An act of humiliation and violence

The only way the Marsa raid can possibly be described as ‘not a case of racial profiling’ is when it is conducted indiscriminately on all persons, irrespective of skin colour, country of origin, residence and so on

Cartoon by Mikiel Galea
Cartoon by Mikiel Galea

Scenes witnessed in Marsa this week were uncomfortably reminiscent of apartheid-era South Africa. 

On Wednesday, the police conducted checks “to verify documents of migrants” on the main Marsa thoroughfare. A total of 84 people, all of African origin, were rounded up and taken to the police depot, where they had to show documentation to verify that they were in Malta legally. 

All persons checked were found to be carrying the correct documents and were released.

Home Affairs Minister Carmelo Abela later denied that this was an act of racial profiling by the police; but it is difficult to view it from any other perspective. 

This was the first raid of its kind targeting ‘illegal immigrants’. It cannot escape notice that it targeted only one racial demographic, among the many categories of person who might fit that description.

If the intention really was to identify illegal immigrants, why limit the exercise only to Africans in the vicinity of an open centre? Will the police also go to Ta `Xbiex and carry out a spot checks on betting company employees to ascertain that they have all the necessary papers in place? Will the authorities use the same force to check whether construction and services companies which employ third-country nationals are observing labour laws? 

And if the police are so concerned with undocumented migrants looking or work at the Marsa roundabout... why not extend that concern also to the employers who drive to Marsa specifically to hire workers illegally? 

The only way such an exercise can possibly be described as ‘not a case of racial profiling’ is when it is conducted indiscriminately on all persons, irrespective of skin colour, country of origin, residence, etc. The police raid last Wednesday, however, singled out people precisely on the basis of their race and colour. It can only be described as an ugly act of violence and humiliation by the State.

As such, it was also typical of Labour’s ever awkward, ever ambivalent position vis-a-vis third country nationals (TCNs) and people seeking asylum. Prime Minister Joseph Muscat extols an economy that is also dependent on manual and low-skilled labourers from outside the EU; but at the same time, he doesn’t mind making a show of force with the most vulnerable of workers in Malta.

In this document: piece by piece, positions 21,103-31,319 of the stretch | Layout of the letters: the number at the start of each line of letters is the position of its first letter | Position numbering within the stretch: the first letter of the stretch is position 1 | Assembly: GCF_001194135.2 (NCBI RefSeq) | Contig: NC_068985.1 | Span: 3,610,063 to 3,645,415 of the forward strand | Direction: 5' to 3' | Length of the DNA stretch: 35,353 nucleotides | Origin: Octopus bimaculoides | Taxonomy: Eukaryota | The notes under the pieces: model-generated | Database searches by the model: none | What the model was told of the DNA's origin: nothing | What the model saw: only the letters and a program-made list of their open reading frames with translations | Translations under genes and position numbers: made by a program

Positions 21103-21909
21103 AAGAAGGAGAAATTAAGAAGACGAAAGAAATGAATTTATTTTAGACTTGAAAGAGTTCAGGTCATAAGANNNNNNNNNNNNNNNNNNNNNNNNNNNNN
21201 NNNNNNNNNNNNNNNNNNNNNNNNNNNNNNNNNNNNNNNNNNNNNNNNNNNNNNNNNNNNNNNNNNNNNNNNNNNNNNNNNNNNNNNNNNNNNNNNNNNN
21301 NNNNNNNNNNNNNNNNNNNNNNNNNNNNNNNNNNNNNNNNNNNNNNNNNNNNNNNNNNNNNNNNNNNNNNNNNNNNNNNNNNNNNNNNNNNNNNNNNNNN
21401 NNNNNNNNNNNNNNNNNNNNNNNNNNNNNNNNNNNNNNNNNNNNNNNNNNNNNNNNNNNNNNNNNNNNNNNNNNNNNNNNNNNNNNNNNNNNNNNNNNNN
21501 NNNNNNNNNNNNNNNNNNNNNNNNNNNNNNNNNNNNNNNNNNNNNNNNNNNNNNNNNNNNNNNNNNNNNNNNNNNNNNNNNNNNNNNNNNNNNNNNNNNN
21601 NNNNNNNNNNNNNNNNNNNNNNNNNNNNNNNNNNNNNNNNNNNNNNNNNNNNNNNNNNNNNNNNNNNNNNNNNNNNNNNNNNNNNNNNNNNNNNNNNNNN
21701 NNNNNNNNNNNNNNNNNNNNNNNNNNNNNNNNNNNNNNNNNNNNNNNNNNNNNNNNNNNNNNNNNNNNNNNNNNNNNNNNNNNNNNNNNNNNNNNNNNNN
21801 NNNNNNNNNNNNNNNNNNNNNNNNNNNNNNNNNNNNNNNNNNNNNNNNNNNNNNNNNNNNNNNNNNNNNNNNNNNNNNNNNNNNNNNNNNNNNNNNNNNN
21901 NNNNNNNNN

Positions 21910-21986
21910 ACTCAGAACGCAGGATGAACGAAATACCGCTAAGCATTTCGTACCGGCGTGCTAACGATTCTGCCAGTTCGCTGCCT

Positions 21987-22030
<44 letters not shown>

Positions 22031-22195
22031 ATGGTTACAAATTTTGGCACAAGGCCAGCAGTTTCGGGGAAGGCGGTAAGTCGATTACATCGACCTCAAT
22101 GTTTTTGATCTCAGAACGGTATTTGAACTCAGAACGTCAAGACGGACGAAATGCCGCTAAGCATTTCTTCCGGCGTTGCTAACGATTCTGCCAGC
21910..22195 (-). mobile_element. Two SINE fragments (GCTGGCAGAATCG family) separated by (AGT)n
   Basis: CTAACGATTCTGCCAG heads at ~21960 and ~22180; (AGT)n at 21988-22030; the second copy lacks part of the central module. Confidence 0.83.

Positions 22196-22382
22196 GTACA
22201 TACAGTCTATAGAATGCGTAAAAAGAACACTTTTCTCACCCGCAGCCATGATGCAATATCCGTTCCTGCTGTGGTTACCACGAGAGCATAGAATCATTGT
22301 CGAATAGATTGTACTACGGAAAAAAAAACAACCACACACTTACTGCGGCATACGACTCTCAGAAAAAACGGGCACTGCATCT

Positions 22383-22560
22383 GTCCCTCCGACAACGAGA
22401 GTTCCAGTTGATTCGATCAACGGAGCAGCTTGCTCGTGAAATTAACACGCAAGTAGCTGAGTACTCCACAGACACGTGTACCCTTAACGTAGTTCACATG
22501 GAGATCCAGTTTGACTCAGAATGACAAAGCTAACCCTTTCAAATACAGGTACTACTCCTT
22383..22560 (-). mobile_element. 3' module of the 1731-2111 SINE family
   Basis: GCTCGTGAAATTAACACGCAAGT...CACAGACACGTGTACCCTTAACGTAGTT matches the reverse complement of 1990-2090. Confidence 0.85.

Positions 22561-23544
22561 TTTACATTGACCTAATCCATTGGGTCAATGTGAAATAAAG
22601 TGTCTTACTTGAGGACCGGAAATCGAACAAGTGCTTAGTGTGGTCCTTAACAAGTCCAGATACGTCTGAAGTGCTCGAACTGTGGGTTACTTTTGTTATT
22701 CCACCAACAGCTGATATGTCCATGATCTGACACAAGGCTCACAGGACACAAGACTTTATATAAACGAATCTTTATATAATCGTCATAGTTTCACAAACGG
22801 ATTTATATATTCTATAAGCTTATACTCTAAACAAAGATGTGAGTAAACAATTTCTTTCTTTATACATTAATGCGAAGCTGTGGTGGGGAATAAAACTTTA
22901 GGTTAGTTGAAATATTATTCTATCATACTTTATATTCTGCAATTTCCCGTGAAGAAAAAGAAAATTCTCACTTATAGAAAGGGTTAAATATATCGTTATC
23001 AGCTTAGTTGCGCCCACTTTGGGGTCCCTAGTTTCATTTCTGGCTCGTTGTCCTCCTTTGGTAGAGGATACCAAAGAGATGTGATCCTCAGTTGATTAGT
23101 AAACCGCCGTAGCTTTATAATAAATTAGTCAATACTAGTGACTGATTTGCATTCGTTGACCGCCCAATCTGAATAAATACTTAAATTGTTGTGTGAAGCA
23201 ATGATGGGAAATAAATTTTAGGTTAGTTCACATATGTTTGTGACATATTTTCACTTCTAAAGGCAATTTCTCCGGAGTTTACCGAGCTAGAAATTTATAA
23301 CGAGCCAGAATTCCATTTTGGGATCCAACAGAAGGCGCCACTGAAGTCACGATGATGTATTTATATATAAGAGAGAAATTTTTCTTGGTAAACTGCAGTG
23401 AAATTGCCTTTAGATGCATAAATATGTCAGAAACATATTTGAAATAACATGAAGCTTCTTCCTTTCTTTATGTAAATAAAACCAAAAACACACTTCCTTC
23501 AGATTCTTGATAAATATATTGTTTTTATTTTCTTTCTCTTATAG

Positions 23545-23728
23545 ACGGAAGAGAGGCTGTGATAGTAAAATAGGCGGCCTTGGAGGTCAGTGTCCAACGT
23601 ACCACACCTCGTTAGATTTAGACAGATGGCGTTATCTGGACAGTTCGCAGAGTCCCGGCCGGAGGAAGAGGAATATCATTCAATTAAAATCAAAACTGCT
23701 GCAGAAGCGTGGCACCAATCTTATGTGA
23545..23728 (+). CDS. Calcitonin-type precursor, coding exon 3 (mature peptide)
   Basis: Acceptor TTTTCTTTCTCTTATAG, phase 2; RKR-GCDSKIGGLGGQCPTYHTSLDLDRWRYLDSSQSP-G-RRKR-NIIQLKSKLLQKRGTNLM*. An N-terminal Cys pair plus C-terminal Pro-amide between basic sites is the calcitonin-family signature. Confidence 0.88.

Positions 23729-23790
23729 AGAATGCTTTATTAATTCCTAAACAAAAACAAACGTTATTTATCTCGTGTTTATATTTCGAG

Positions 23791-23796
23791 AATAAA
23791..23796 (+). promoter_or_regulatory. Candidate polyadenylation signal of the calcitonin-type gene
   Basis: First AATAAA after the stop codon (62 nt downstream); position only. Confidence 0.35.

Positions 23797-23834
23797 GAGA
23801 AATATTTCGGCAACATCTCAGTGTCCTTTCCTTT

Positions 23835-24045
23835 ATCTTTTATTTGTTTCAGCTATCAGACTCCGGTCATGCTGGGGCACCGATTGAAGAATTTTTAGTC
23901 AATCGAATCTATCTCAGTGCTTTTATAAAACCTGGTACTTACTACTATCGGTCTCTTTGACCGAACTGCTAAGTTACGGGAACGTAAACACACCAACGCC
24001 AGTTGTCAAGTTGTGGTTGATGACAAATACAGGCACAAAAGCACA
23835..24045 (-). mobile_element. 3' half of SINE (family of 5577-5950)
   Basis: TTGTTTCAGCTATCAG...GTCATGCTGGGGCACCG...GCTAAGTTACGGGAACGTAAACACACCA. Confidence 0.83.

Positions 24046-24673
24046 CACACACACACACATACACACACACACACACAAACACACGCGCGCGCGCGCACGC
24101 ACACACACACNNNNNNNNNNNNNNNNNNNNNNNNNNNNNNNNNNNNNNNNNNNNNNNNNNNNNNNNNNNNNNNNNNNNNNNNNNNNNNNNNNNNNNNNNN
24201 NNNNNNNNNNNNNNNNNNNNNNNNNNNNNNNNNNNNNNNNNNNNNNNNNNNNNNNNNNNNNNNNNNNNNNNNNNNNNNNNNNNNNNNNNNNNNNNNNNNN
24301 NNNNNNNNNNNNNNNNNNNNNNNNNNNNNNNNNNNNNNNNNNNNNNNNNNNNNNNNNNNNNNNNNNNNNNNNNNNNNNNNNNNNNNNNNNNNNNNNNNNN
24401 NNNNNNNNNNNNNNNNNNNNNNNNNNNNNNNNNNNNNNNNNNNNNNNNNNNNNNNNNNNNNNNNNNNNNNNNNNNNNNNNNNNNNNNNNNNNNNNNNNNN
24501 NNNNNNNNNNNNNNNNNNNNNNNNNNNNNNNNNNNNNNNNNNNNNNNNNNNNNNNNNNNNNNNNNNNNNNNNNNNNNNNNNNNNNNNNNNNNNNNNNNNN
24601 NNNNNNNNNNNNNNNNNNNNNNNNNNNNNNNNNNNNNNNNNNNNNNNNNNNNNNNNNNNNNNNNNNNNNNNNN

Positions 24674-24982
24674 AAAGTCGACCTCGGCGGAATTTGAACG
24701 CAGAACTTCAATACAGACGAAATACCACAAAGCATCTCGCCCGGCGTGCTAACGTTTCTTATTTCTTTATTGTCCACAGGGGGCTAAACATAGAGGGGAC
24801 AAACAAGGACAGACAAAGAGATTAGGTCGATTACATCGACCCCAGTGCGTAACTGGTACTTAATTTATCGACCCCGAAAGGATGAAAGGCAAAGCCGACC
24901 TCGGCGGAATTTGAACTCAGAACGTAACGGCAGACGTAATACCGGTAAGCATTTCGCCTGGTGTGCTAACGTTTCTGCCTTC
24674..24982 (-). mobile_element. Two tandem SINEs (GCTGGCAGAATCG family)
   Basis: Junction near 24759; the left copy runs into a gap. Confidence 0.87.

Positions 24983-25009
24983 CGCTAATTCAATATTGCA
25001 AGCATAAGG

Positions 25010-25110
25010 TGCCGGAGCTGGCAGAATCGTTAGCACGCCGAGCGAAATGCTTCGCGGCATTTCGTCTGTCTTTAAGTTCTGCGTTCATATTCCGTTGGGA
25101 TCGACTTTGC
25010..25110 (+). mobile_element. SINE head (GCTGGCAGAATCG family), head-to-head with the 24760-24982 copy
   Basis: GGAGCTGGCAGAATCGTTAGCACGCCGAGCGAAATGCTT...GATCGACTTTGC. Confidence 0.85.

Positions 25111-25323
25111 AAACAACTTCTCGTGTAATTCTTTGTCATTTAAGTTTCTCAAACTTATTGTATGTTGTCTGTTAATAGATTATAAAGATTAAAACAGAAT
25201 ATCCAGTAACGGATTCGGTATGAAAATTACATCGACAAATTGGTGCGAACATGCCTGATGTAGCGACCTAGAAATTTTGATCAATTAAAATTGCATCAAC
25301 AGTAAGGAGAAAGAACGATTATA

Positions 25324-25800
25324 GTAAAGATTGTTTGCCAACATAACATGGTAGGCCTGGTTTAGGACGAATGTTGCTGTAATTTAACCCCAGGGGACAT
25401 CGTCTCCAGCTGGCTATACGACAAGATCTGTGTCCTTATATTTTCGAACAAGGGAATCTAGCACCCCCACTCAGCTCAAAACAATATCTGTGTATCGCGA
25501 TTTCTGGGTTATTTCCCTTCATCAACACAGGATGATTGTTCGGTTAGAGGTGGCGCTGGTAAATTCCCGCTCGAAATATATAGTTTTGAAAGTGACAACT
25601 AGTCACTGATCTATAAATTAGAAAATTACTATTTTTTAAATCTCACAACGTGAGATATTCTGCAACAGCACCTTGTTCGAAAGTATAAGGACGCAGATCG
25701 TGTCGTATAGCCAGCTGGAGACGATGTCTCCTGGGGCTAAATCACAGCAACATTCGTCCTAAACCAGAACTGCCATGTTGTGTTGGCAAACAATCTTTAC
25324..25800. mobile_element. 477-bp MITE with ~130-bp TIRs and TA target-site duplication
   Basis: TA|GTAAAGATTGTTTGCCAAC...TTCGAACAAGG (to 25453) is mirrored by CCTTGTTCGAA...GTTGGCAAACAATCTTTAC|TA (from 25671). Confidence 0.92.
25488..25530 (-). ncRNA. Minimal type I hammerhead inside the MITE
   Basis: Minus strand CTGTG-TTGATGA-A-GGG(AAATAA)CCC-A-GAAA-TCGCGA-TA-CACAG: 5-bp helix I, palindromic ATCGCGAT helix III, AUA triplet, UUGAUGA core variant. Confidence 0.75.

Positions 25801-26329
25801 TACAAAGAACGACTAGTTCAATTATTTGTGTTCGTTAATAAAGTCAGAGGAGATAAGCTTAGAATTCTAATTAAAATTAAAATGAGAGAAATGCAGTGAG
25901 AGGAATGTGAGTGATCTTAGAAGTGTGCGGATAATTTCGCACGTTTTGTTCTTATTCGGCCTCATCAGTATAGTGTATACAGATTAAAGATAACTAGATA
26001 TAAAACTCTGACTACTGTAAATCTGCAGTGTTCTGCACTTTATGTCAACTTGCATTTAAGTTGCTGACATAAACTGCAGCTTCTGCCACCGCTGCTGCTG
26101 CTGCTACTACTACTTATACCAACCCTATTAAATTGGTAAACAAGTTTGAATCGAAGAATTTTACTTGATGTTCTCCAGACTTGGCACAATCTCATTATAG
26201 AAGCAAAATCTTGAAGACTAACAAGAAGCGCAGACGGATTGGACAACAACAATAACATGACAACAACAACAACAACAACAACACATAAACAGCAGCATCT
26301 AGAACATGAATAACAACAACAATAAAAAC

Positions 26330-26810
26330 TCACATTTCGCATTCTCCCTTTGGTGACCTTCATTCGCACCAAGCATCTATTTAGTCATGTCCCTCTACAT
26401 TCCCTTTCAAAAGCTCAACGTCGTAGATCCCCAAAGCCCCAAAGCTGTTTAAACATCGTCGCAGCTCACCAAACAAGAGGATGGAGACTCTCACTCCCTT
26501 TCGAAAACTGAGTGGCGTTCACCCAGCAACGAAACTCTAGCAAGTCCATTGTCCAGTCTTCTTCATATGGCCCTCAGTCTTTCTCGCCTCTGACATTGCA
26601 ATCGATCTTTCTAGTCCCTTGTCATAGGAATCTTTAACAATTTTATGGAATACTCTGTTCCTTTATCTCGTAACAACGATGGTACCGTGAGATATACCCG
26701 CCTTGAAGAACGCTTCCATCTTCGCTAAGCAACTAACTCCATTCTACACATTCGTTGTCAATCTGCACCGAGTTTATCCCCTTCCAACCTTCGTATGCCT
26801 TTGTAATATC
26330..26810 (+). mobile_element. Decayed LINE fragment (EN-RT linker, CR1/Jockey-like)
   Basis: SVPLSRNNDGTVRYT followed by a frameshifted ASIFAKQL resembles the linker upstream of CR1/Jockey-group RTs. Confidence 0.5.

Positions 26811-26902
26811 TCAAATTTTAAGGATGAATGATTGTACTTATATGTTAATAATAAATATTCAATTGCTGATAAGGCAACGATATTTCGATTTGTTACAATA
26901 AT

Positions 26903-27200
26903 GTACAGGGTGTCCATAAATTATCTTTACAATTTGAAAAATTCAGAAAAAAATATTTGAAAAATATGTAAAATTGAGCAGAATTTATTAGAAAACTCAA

Moreover, the timing was at best suspicious. Now that the starter pistol for the next election has been fired, both sides of the political spectrum seem keen to court a vocal anti-immigration lobby that their own policies have helped to create.

Just a week before this surprise raid, Nationalist Party deputy leader Beppe Fenech Adami said that politicians should “assume some blame for causing many Marsa residents to live in fear”, and for what he called the level of lawlessness from a sudden influx “of hundreds, if not thousands, of migrants in their mix, without both sides having been prepared for such a forced integration.”

It is clear that both Fenech Adami’s exaggerated remark and the police raid represent active attempts at capitalising on public anti-immigration sentiment. The reality is that the influx is now at its lowest ebb; and that Marsa is by no means the ‘crime capital’ it is often painted out to be. 

The highest number of reported crimes in 2016 was in the affluent St Julian’s area, with 2,369 crimes: five times the national average. St Paul’s Bay had the second highest rate of reported crimes (1,498), followed by Sliema (1,440), Msida (553) Birkirkara (492) Qormi (490), Mosta (450), Paola (438)... and only then, Marsa (424).

Why, therefore, doesn’t Fenech Adami address his crime concerns where they are most needed? As with the police raid, the answer is political in nature. It is easier and politically more advantageous to single out vulnerable targets.

Meanwhile it is unclear how initiatives such a Wednesday’s raid are supposed to address the ‘climate of fear’ in such places. It is precisely this policy of marginalising communities that causes such fear: both within the communities, and among the resident communities who only ever see such people in handcuffs or being rounded up by the police.

The raid sparked precisely this concern among human rights NGOs, including Aditus, which described the measure as one that promoted “a racialised approach further fuelling exclusion, marginalisation and division”.

Aditus, an NGO that guarantees legal rights for asylum seekers and refugees, said that the state had every right to ensure respect of its immigration rule, “but the climate intentionally created over the past months is one of intimidation, fear and insecurity”.

Ultimately, this continued policy of pushing people underground is also a waste of national resources. Government would be better advised to concentrate its efforts on an integration policy. All migrants should be allowed to work and live regularly. Those who have lived in Malta for a number of years and worked legally, paid taxes, paid NI, have an official domicile, etc., should be granted permanent residency. This would allow them to lead a normal life, whilst also recognising the reality of a changing labour force.

As things stand, however, we are first creating ghettoes populated by social outcasts... then punishing them for not fitting in.